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Passive heating of nickel casings using thermal barrier coatings to improve lifetime

IP.com Disclosure Number: IPCOM000198686D
Publication Date: 2010-Aug-12
Document File: 5 page(s) / 111K

Publishing Venue

The IP.com Prior Art Database

Abstract

As a result of environmental concerns, steam turbines with higher and higher steam inlet temperatures have been developed to increase the turbine efficiency. Although steel materials have been the standard materials choice, recent development in the field of ultra super critical turbines have brought the steam inlet temperatures to the physical limits of steel materials, this temperature is approximately 620C. To achieve higher temperatures, it is necessary to select a different class of materials, and to this end Nickels alloys have been investigated extensively.

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Passive heating of nickel casings using thermal barrier coatings to improve lifetime

Abstract

As a result of environmental concerns, steam turbines with higher and higher steam inlet temperatures have been developed to increase the turbine efficiency. Although steel materials have been the standard materials choice, recent development in the field of ultra super critical turbines have brought the steam inlet temperatures to the physical limits of steel materials, this temperature is approximately 620C. To achieve higher temperatures, it is necessary to select a different class of materials, and to this end Nickels alloys have been investigated extensively.

Although Nickel alloys perform better then steels at 700C conditions, they posses two characteristics that present problems for the design engineer. Firstly they posses relative low yield strengths, and secondly they posses poor thermal conductivity.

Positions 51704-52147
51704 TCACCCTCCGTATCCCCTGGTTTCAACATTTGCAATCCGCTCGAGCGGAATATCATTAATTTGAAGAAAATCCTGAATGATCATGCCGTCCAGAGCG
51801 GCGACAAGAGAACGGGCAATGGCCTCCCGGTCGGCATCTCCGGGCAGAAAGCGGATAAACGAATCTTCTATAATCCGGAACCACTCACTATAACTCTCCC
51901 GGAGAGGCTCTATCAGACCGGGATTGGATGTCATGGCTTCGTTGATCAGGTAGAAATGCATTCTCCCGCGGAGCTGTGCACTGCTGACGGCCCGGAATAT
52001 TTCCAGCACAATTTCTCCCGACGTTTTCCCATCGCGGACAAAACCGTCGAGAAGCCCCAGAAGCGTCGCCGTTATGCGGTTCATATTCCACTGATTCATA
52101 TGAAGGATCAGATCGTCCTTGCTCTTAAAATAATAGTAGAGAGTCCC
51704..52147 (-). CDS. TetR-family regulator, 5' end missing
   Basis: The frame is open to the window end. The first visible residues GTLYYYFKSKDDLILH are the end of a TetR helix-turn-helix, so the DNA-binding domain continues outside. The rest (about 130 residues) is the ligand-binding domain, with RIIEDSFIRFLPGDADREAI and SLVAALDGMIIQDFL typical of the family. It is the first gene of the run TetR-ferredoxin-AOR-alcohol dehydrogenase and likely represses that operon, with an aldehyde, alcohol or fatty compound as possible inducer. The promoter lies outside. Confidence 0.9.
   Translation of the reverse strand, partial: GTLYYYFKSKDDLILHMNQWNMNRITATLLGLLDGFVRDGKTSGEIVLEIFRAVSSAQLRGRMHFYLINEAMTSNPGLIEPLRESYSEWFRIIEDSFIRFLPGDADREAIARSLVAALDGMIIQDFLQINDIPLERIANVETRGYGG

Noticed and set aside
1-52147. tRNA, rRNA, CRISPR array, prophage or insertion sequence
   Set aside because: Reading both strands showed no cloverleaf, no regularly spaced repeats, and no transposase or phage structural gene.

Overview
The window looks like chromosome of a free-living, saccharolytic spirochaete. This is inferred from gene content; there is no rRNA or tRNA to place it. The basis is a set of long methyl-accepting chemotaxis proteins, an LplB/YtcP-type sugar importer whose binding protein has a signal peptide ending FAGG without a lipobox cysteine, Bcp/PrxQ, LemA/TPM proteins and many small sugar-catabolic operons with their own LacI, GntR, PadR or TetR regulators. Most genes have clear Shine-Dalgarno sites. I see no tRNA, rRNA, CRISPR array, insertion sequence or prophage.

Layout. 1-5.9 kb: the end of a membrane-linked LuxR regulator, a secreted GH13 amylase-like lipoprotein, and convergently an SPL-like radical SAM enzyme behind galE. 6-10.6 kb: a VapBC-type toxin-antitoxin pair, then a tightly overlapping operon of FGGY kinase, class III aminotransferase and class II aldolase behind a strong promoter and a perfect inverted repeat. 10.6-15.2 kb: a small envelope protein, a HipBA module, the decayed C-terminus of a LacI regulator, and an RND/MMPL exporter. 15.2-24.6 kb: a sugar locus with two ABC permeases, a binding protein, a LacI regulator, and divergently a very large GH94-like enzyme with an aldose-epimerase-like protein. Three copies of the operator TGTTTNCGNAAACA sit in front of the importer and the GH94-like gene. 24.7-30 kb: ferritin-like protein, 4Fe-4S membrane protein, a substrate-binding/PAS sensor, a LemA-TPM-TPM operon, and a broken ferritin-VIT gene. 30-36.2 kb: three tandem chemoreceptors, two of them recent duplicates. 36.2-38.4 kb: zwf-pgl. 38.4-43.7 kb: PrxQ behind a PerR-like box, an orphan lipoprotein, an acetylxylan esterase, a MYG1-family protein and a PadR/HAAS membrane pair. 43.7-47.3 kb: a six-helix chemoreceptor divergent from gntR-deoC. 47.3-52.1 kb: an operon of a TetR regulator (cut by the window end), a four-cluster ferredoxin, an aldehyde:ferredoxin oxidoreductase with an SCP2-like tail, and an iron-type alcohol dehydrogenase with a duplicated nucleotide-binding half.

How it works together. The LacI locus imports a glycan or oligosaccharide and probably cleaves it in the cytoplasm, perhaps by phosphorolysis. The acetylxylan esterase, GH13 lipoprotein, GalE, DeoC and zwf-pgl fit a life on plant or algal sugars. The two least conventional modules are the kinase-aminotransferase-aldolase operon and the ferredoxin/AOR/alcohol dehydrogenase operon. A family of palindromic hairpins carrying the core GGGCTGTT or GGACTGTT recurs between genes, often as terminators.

The combination of low yield strength characteristics and low thermal conductivity means that Nickel alloys experience plastic strains at low levels of stresses when exposed to large thermal gradients. This can occurs during steady state and transient operation.

Where Nickel alloys are used for inner casing materials, large thermal gradient across the wall section, may lead high levels of plastic strain of the material and significantly reduce component life. This may become extreme in the area of the turbine inlet spiral, where the greatest temperature gradients are seen. In this scenario, the problem may be considered to be the strong cooling effects of the steam flow around the outside of the casing, rather then the high temperatures in the inlet spiral. Therefore an approach to avoid high thermal gradients would be to avoid the cooling effects of any cooler steam flow on the outside of the casing.

The basis of the concept described in this document is that thermal barrier coatings are used to prevent cooling of the outer surface of the component. Thereby avoiding the large thermal gradients that lead to plastic strain. Due to the fact that Nickel alloys have only recently been considered for use in Steam Turbines, the technology development to address the issue of life limiting material plastic strain has not been significantly addressed.

Although this concept has been developed specifically for 700C temperature turbine applications with nickel casings that suffer from high plastic strain issues, it is not limited to that application. And indeed steel turbines suffering from low lifetimes resulting from high thermal gradients could also incorporate a similar solution.

Description of the invention

A typical steam turbine consists of an inner and outer casing. High temperature steam enters via an inlet spiral, then passes through the bladed area, and then exhausts to the cavity between the inner and outer casing. The steam finally exhausts from the module through the exhaust pipe attached to the outer casing. Having passed through the turbine...